This piece was coauthored with Alan Todd, founder and CEO of CorpU, the strategy activation company. He is a former Inc. Magazine/Ernst & Young Entrepreneur of the Year, and entrepreneur-in-residence at the University of Pennsylvania’s Wharton School.
In 2005, two American amateurs, using only their personal computers, won a worldwide chess tournament against a field of supercomputers and grand masters. The two players were seemingly at a disadvantage – possessing both inferior technology and talent. Yet they beat some of the most powerful minds and computers on the planet.
That’s because the amateurs, as Tom Simonite explained in the MIT Technology Review, were experts in another area: collaborating with computers. By knowing when to leverage the technology and when to rely on their own creativity, they developed what Simonite called “a greater combined intelligence.”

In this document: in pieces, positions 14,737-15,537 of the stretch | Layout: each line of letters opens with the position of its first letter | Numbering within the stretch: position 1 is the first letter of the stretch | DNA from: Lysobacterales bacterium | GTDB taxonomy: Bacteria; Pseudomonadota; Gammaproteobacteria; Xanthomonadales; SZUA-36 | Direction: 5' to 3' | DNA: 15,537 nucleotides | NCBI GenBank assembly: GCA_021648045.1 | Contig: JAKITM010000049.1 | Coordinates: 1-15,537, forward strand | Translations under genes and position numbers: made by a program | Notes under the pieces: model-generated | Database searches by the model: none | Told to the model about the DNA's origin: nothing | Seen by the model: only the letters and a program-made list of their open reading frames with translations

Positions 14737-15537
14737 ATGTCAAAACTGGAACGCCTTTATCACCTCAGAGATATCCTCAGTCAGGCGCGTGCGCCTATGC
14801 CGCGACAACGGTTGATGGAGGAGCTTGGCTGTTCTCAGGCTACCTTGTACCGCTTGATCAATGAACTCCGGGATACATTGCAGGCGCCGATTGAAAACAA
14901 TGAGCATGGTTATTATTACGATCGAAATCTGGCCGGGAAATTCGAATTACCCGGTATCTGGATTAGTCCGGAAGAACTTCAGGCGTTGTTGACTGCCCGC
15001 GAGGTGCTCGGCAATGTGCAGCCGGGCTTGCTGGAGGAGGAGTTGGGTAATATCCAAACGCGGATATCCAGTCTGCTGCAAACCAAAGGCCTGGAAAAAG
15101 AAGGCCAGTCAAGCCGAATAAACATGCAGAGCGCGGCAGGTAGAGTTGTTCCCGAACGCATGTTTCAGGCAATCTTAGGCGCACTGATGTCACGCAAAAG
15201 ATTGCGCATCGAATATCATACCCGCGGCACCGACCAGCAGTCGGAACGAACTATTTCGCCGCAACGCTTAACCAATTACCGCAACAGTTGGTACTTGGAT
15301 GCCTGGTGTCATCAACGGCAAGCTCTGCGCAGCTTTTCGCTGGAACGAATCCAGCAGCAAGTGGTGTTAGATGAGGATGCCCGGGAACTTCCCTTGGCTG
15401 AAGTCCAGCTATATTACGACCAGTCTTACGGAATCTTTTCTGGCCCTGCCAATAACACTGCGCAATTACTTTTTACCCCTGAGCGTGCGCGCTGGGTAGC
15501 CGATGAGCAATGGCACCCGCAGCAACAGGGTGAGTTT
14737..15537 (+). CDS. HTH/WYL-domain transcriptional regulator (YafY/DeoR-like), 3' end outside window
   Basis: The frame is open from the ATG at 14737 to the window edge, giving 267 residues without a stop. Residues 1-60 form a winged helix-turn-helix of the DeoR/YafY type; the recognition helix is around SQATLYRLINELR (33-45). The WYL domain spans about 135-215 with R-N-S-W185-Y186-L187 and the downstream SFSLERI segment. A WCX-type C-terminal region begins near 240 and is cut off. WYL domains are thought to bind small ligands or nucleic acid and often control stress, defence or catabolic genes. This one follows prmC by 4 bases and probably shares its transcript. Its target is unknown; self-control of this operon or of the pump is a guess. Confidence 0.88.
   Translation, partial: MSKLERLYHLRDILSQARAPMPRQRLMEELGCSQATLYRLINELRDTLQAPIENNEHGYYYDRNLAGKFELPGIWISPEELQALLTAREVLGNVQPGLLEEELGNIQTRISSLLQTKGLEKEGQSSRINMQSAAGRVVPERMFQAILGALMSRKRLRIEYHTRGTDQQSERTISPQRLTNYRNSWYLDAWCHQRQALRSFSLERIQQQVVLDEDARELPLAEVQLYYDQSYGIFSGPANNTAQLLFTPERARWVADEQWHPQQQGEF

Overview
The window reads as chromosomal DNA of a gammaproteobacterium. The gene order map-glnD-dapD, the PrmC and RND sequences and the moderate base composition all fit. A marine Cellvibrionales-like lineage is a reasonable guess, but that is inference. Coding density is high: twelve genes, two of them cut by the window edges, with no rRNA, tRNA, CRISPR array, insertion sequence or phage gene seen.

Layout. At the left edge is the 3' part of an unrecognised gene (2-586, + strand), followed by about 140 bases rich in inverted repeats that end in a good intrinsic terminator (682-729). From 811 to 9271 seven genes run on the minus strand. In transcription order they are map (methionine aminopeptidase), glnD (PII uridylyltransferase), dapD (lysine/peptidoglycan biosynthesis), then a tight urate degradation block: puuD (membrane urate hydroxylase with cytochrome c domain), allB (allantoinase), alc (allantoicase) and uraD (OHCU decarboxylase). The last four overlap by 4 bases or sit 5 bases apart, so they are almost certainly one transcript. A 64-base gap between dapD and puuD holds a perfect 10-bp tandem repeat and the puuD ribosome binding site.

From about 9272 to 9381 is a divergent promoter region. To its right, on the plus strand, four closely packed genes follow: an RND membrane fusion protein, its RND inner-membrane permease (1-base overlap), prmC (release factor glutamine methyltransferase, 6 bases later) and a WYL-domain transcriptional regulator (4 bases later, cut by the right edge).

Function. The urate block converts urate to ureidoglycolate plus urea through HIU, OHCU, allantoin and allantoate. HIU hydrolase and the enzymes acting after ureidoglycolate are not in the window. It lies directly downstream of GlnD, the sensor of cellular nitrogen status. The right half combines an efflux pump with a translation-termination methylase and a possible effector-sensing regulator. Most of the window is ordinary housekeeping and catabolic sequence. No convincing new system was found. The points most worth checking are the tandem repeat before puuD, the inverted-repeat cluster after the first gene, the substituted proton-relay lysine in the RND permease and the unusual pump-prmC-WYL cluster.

The concept called human-machine symbiosis is, in some ways, simple: computers can’t do everything well and neither can humans. Think about a plane’s autopilot. It can make thousands of mid-course corrections at speeds faster than any human. It cannot, however, recognize when it has been given the wrong coordinates as an end point.
It’s an idea with applications far beyond chess, and one that savvy executives should be paying attention to. Today’s performance management tools are failing miserably. Existing enterprise technologies are simply layered on top of legacy management theories. The result is that modern management isn’t really all that modern. Instead of innovation, the tools are often still focused on efficiency and mass production.